- Definitions

    - Acclimatization

    - Heat Illness

    - Environmental Risk Factors

    - Personal Risk Factors

    - Shade Access

    - Water Provisions

    - Emergency Procedures

    - Training Topics

    - Prevention

    - Cal/OSHA Amendment Highlights (May 2015)

    • Multi-Employer Work Sites

    - General

    - Categories

    - Supervisor Principles

    • IIPP Summary

    - California IIPP

    • OSHA Inspections

    Occupational Safety Health Act (US Congress)

    General Duty Clause:

    Employer Responsibilities:

    • Provide a workplace free from recognized chemical, physical, biological and environmental hazards that are causing or likely to cause death/serious harm.

    • Comply with occupational safety and health standards.

    Employee Responsibilities:

    • Comply with all applicable occupational safety and health standards, rules, orders, regulations, work policies, practices and procedures.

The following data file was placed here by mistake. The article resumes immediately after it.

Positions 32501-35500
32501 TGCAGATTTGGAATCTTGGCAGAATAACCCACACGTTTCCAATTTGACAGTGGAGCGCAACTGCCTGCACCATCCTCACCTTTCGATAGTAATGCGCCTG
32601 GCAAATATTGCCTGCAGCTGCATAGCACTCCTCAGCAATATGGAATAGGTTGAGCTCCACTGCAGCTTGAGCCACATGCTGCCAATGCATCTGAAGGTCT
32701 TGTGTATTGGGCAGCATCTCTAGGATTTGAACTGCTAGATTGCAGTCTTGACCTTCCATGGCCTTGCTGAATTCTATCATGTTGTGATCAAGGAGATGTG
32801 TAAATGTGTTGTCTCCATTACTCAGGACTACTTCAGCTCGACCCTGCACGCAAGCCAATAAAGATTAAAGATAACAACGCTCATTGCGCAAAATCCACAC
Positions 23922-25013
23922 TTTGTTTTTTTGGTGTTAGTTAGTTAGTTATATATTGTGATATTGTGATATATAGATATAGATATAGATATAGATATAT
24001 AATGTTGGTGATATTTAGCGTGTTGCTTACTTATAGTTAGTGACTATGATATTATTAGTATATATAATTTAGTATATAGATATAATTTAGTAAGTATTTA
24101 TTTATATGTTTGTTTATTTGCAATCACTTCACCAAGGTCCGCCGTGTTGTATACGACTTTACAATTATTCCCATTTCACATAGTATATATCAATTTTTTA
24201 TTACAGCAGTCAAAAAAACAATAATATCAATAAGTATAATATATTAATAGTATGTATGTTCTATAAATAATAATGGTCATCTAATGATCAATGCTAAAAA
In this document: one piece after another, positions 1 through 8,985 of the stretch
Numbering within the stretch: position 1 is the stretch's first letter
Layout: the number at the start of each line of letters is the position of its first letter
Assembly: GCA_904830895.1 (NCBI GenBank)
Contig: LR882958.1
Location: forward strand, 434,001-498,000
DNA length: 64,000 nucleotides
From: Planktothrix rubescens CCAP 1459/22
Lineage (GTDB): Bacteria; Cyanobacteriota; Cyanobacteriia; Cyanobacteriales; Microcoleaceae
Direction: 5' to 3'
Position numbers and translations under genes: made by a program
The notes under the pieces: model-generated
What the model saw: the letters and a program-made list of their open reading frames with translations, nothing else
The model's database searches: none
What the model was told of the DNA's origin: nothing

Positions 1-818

• Tell employer about any hazard that could result in an injury or illness.

    NOTE: It is illegal to be fired or disciplined for reporting unsafe working conditions to OSHA.

    Basic Safety Rules:

    • Anticipate/Recognize hazards.

    • Think through each job before you begin.

    • Follow safety policies, procedures, rules.

    • Avoid taking shortcuts.

    • Seek prompt medical treatment if an injury (illness) occurs.

    • Report the incident to your supervisor.

    Code of Safe Work Practices

    1. THINK first, ACT second.